“He Lingers”

“He Lingers”

He lingers to the left then for years and more;
She satisfies herself with seconds to the right and even less,
A glance or two at captive lantern lights and sparks addressed
To moths who do not know the reason for
Their fascination nor what sweet dangers lay
In this or that confection spread between days and weeks with little time
To verify the obvious–candles all but disappear
in sunlight and words that rhyme
With fire usually point the way to fatuous invection,
the pox of every yesterday;
And in the convalescence of the early dawn,
her doubts evaporate like myrrh she’s quite forgot
When she airs her rooms as if the purpose
in his witness were merely balm for pain–
All her earthbound joys share the momentary contents
of a rural mailbox, shelter in the rain
For those who still receive their letters with the circulars. Caught
In fantasies defined in galaxies that disappear at sunrise
there remains the death knell of worlds,
The casuistries of nouns and adjectives
that sue for peace beyond the pale of words.

5 responses to ““He Lingers”

  1. Now, this one speaks to me completely clearly, yet…

    I can not put it into words… 🙂

  2. I suspect that anyone who has had a relationship of one sort or another would find that it “speaks to” them “completely, clearly, yet…I cannot put it into words.”

    My best educated guess is that kind of silent reaction is due to the generality of souls at present who approach the collective necessities for the protection of family and children, those that have been reinforced even by the material laws revealed by every Manifestation, but somewhat lethally alloyed with their own personal sovereignties before God, relationships that are entirely unique and personal between any given man and his God and entirely divorced from any other similar covenant with the one God; If the Manifestation of God is alone, so, too, are we, the emanations of that same Manifestation and it is entirely proper to see the necessity for each of us to encourage the full potential of such a view in life, natural, divine in nature, and ultimately always confirmed. Conversely, it seems that at the present rate, the increase of the idea and concept of a personal covenant with God or any of His Manifestations has rapidly devolved in short ordre, the tyranny of sirens, charismatic anomalies, the ravages of numinosum and the elevation of accident in life to the rank of rule furthered by the clergy, politicians, leaders of all stripes, CEO’s, and right on up to almost but not quite through the door of Buckingham Palace.

    What fool believes that the secondary regulation of the collective remnants of social and religious shibboleths has anything at all to do with one’s personal relationship to God; conversely who believes a drop of water can survive intact and entirely independent of every other drop within a rainstorm? Those who weigh such things are confused; those who ignore such things are confused, but it is a cinch that sooner or later, we are attracted to this person or that one, we fall in love with this one or that one, and become involved in the critical mass of this group or that one, and by now, with each and every instance, it is quite possible to come out the other end with something close to having some identification with social and personal truths that speak to any of us “clearly, yet…” cannot put it into words.” In Our Town by Thornton Wilder, Emily asks if anyone ever truly appreciates the value of every moment of our lives, and the Stage manager replies, “No, saints and poets, maybe…they do some.”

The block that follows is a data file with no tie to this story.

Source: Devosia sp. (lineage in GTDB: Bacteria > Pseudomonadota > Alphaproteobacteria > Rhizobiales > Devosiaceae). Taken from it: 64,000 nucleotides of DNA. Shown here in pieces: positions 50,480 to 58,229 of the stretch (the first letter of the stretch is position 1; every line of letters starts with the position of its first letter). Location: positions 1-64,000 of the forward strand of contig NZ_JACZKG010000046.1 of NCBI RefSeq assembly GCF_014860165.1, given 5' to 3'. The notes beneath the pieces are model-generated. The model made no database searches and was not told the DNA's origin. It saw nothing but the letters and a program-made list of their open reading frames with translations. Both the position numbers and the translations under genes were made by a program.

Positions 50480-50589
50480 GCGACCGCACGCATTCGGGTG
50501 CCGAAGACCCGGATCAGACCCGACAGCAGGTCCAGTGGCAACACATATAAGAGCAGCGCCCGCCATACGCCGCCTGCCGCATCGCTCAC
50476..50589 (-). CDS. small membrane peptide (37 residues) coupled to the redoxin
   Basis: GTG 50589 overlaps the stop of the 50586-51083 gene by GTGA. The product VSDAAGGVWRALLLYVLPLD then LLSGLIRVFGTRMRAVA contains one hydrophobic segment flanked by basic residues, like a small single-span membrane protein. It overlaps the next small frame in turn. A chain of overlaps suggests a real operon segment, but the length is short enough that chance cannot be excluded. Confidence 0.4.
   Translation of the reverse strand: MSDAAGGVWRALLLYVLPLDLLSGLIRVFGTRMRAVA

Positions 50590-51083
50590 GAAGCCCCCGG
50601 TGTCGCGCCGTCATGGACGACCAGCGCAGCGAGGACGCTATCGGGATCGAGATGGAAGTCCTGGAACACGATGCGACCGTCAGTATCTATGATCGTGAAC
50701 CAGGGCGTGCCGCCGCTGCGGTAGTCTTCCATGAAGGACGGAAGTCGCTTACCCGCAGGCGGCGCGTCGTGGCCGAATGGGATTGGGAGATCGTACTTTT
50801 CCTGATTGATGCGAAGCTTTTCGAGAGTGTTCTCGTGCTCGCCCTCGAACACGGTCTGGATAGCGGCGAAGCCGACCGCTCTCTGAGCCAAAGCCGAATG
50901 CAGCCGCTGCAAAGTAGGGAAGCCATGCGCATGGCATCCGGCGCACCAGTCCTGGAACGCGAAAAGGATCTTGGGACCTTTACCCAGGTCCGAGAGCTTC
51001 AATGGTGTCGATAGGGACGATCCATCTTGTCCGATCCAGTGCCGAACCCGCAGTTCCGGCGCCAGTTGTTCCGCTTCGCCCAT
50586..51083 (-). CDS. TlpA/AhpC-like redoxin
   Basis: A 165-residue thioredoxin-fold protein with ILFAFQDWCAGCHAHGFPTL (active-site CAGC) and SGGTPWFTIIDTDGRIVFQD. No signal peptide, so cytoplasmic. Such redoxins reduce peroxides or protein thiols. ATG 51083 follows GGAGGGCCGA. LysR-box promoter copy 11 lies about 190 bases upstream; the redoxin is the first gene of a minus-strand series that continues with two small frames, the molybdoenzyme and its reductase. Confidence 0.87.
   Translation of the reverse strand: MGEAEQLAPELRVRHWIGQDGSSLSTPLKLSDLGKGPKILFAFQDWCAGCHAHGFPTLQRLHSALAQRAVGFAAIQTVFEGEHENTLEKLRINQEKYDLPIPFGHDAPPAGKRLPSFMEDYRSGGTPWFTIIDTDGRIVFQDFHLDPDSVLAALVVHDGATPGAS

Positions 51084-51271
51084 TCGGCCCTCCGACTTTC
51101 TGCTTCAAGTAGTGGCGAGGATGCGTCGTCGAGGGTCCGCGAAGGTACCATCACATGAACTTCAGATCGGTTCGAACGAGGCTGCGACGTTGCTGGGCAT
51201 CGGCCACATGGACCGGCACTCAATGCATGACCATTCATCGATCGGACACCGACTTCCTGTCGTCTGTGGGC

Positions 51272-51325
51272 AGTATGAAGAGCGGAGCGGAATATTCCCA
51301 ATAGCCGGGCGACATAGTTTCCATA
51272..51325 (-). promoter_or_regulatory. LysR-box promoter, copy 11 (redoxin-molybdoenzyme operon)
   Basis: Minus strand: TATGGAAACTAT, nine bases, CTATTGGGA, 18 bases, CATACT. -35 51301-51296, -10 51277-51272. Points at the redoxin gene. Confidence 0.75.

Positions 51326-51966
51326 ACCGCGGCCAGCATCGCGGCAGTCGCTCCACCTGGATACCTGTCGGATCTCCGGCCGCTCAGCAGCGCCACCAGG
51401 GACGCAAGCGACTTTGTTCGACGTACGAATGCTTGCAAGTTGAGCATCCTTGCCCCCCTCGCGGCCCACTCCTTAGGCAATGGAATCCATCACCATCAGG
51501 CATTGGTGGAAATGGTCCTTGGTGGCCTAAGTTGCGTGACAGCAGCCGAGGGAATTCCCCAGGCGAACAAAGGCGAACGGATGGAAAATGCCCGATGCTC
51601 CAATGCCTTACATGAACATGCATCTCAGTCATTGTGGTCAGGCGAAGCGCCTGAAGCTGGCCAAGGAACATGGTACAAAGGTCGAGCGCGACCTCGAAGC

3. Yes, Sir, you really do need to write more prose and publish it, too 🙂

  4. Yes, well, it’s obvious from what I wrote in that last message that I am not all that disciplined in the writing of prose…and then there are the glaring errors.

    Alexander: It seems to me that I have only three modes of writing in prose: 1.) right on with everything in its place, every jot and tittle, and so much so that when I read what I’ve written after a day or so, I sit back and wonder, even marvel at it even as I often do with my sonnets since I know very well I am not an artist, but an artisan, and have been teaching students the difference between the two though decades; 2.) just fine, fairly lucid, not bad at all but with glaring grammatical, spelling, words accidently left out, and syntactical errors and worst of all, what amounts to pomposity, pedantry, inappropriate diction, and obscurity, because what I may think of as plain and simple, at times I can see how it might be that others might think that what I have produced is downright esoteric, mysterious, and vague, and fanatically religious, in short, my content and style are unfair and discourteous to the particular audience that has inspired whatever I have written; 3.) an impossible jumble with every kind of error known to any English teacher and close to impossible to read at all. Number 1 is rare for me in prose; #2 is the majority of what I write in prose, and #3 rarely but often enough will show its ugly face and is embarrassing at times.